Road cars will still use AMG power.
Honda will return to Aston Martin in 2026 as the power unit supplier to the Aston Martin F1 team. The Japanese brand left the sport on a massive high at the end of 2021, with Max Verstappen winning his first world championship.
It was a sad moment in F1 history, but Honda gave us hope again when it appeared on the list of approved power unit providers for the 2026 season. Unlike every other supplier on the list, Honda didn't have a clear connection to a specific F1 team. Now we know Aston Martin is ditching Mercedes-AMG High-Performance Powertrains (HPP) in favor of Honda.
"Our future works partnership with Honda is one of the last parts of the jigsaw puzzle slotting into place for Aston Martin's ambitious plans in Formula 1. Finally, I would like to pay tribute to our current power unit supplier, who we will continue to partner with for the next few seasons," said Martin Whitmarsh, Group CEO of Aston Martin Performance Technologies.
Even though Whitmarsh thanked HPP, the news has to sting a bit. Mercedes-AMG has been a dominant force during the hybrid era, winning eight constructors' championships in a row. It's worth stating that HPP still builds a decent engine, as proven by Fernando Alonso's consistency this year. Aston Martin building a better car using the same engine as the Mercedes-AMG F1 team is a whole other can of worms we're not going to open...
According to Reuters, Mercedes-Benz will retain its 9.7% stake in Aston Martin, and the road car department will continue as is. "Aston Martin Lagonda is a public company, one of its shareholders is Mercedes-Benz, and a significant proportion of its power units for the road cars comes from Mercedes-Benz," Whitmarsh said. "That is planned to continue."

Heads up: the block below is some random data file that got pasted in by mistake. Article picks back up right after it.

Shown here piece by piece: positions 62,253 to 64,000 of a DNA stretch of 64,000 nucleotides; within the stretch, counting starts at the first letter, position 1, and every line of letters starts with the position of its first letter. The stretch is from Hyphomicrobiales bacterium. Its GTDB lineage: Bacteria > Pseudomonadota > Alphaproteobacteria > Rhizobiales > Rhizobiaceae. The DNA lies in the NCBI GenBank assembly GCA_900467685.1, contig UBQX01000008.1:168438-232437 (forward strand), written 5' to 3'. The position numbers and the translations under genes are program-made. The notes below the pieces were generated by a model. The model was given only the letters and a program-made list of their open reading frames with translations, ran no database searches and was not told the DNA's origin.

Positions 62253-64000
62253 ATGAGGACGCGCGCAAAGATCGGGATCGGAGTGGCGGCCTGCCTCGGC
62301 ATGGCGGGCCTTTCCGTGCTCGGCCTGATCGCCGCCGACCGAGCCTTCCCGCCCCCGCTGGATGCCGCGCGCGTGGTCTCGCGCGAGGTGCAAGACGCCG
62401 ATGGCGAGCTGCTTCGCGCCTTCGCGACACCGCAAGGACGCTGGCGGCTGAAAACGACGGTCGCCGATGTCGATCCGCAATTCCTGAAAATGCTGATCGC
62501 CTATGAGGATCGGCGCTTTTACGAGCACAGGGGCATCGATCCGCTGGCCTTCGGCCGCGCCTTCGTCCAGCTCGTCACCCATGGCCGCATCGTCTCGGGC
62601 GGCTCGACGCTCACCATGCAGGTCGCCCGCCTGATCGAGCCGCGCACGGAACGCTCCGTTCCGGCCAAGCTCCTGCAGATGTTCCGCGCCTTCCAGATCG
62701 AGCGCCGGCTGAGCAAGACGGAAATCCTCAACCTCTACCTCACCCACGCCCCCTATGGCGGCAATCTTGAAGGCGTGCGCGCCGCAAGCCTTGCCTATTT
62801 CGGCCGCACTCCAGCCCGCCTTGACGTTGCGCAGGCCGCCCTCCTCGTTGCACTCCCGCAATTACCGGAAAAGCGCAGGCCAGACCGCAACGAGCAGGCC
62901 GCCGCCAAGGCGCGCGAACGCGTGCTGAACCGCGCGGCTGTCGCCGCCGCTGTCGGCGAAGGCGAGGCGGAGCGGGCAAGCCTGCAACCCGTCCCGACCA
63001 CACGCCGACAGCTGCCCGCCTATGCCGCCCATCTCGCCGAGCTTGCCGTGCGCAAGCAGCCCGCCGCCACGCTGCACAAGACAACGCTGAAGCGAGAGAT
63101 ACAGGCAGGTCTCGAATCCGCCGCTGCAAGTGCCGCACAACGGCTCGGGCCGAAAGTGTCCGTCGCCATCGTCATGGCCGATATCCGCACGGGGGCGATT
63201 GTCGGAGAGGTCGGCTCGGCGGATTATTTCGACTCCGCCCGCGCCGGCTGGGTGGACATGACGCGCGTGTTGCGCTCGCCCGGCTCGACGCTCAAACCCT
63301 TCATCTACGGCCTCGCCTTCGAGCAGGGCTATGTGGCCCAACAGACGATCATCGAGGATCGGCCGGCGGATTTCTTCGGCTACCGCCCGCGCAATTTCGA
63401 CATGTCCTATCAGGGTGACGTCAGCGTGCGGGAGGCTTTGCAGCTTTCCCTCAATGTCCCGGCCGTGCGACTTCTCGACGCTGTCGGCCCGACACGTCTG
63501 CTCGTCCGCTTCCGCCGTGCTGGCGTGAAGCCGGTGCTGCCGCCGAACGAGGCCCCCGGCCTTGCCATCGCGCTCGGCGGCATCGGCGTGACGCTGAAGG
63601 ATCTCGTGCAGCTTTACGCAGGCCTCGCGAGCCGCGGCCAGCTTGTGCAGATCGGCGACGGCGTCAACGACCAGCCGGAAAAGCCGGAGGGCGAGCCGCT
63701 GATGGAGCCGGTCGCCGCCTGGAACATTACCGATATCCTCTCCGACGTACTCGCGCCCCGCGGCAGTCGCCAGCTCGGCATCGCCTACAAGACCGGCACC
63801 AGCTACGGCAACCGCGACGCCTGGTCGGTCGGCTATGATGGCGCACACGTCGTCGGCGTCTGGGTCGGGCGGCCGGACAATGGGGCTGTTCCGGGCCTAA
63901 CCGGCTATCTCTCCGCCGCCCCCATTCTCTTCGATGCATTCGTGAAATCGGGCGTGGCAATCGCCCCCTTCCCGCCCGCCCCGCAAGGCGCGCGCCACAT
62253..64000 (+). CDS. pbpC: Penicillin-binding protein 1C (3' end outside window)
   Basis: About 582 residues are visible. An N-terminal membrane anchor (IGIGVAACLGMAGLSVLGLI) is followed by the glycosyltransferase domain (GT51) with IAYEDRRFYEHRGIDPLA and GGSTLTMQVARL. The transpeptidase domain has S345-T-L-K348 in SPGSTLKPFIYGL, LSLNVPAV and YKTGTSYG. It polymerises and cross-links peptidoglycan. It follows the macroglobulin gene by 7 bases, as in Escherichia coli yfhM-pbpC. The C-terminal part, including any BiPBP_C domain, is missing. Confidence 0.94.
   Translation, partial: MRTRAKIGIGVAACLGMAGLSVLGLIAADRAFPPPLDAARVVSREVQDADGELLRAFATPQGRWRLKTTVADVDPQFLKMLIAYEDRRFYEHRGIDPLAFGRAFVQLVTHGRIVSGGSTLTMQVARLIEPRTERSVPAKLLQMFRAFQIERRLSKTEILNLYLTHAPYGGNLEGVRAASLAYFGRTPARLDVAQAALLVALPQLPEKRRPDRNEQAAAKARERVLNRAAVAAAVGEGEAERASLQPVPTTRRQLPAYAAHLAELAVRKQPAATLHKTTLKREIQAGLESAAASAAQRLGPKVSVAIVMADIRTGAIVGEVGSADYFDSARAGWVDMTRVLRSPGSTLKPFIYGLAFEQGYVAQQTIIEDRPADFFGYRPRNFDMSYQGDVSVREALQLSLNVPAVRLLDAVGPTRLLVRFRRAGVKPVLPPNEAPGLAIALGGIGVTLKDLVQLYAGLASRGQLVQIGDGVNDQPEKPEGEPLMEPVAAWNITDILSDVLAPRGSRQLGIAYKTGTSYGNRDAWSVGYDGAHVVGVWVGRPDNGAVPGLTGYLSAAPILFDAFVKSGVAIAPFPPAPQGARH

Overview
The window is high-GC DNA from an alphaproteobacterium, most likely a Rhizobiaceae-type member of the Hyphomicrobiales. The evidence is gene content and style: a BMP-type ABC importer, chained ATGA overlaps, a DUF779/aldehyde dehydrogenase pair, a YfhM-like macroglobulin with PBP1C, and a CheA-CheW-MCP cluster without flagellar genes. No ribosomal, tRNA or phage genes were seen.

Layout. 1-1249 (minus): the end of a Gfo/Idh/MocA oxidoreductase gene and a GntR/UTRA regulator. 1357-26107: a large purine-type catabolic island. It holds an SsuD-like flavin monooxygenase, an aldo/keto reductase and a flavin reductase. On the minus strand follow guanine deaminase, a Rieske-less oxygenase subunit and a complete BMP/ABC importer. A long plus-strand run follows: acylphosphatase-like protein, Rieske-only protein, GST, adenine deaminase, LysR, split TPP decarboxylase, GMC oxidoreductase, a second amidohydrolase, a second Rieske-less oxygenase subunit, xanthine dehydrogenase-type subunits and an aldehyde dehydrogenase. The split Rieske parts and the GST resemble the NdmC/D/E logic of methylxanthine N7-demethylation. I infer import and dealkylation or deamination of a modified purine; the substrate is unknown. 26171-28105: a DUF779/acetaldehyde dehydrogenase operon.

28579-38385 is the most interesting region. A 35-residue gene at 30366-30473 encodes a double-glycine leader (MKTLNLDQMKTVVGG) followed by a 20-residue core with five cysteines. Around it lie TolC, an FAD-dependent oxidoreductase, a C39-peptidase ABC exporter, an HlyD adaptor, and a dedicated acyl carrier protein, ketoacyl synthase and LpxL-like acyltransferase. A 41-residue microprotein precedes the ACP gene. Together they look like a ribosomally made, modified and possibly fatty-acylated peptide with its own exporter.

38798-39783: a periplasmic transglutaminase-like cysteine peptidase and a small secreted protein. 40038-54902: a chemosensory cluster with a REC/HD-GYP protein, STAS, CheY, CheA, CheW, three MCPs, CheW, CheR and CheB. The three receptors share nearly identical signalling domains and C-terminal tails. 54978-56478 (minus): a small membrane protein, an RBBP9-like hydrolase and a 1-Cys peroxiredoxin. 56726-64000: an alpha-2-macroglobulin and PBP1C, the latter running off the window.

That means the Aston Martin DBX and Vantage will retain their AMG-sourced 4.0-liter twin-turbocharged V8 hearts.
"One of the key reasons for our decision to take up the new challenge in F1 is that the world's pinnacle form of racing is striving to become a sustainable racing series, which is in line with the direction Honda is aiming toward carbon neutrality, and it will become a platform which will facilitate the development of our electrification technologies," said Toshihiro Mibe, Honda's CEO.
Essentially, Honda is jumping on the bandwagon for the same reason Ford and Audi are. The 2026 power unit regulations make it cheaper to enter the sport and give manufacturers a chance to showcase their latest technology. From 2026 onward, the cars will run on 100% synthetic fuel and will be 50% combustion and 50% electric.
These last few years before 2026 hits will play out like a soap opera. Red Bull still has close ties with Honda but has already jumped in bed with Ford. Aston Martin is breaking up with Mercedes-AMG but has given it a three-year notice.
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